Good Afternoon, friends. We've never been shy about touching upon hotly debated issues here, but have only done so when prompted by words and actions from NFL figures.
Today is different though, because for the past 24 hours, it's been impossible to go more than a few minutes without thinking of the 20 small children who were murdered yesterday. That's murdered, mind you.
Immediately following the horrors in Aurora, and again yesterday, the airwaves and social media have been strewn with claims that it's "too soon" or "not the time" to discuss our nation's status as the mass-murder, assault-death capital of the developed world, and what must be done to fix that.
No day is better or worse to have this conversation, because by the time the self-appointed arbiters of national dialogue deem it's appropriate to broach the topic, we're onto our next mournful episode. Sadly, there's no law of nature that says today won't bring the next tragedy.
Happy Friday, friends. We got a question about the productivity of Elvis Dumervil from a reader the other day, and along with Doc, I am coming off the other edge to help answer it. It’s hard to contain a rush that’s coming off of both sides.
Doc took the position that Elvis has fine numbers, and I agree with him completely. I’m going to come from the schematic angle, and talk about how team strategy is directly feeding into his numbers, and the tactics he’s employing.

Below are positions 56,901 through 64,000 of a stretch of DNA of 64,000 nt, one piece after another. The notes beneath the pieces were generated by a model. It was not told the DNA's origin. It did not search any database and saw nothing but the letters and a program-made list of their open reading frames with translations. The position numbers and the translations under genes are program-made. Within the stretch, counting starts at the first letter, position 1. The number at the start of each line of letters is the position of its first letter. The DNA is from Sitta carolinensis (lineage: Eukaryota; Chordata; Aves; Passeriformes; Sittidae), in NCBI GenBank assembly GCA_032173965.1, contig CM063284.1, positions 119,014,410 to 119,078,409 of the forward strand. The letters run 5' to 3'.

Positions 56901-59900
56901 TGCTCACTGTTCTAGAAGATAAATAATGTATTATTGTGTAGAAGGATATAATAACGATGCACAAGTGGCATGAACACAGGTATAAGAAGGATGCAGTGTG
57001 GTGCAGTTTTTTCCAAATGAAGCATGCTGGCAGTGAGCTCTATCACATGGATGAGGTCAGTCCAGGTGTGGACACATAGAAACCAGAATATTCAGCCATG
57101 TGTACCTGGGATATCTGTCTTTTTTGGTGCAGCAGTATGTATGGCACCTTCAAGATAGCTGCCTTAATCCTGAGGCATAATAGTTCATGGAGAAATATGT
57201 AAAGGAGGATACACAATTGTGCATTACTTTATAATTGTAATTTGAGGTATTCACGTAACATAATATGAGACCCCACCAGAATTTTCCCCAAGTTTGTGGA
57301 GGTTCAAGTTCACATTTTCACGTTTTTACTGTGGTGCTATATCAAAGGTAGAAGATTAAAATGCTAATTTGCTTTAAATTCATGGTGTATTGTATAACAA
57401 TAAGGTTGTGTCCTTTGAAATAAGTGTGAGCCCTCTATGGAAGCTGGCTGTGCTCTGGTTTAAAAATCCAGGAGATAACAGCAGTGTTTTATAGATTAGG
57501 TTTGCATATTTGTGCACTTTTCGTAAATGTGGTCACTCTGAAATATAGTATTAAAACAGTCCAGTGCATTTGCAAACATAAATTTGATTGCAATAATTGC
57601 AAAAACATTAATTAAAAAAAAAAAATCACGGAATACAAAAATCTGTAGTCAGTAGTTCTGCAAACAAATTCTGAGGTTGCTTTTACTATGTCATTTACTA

If I use the term Wide-9, what does that mean to you? Over the last couple of years, NFL talking heads have decided that it was a scheme that was being employed in Philadelphia. In the true sense of the term, Wide-9 simply means that a defensive player is aligned on the outside shoulder of a second TE, if there were one. He’s very far outside the offensive tackle.
In a column posted yesterday at Pro Football Focus, Ben Stockwell suggests that, outside of favorable matchups against the Chargers, Elvis Dumervil hasn’t done a very good job of rushing the passer this season.
It even discusses the idea that potential opponents might just try and shut down Miller (good luck there) and let the rest of the line try and beat them. I think that in this case, even PFF’s own stats show this to be a weak argument. So does the film.
In this explanation, I used some numbers that I took out of PFF's own website - an article from earlier in the week on pass rushing productivity on third and fourth downs. According to PFF, Miller is second in the league in total late down pressures, which isn’t surprising. Who’s tied for tenth? Elvis Dumervil, the player who supposedly isn’t performing well. This ignores, incidentally, the fact that Von and Elvis have each forced six fumbles - which only serves to expand the impact of their pressures.
Happy Friday, Broncos fans! The AFC playoff picture got slightly clearer last night, as Cincinnati (8-6) pulled away in the second half of a 34-13 slopfest, turning over the Eagles (4-10) five times along the way.
The win puts them a half-game ahead of Pittsburgh, whom they'll visit next Sunday. A Steelers loss this week at Dallas would give the Bengals a chance to clinch a playoff spot next weekend with a win over Pittsburgh.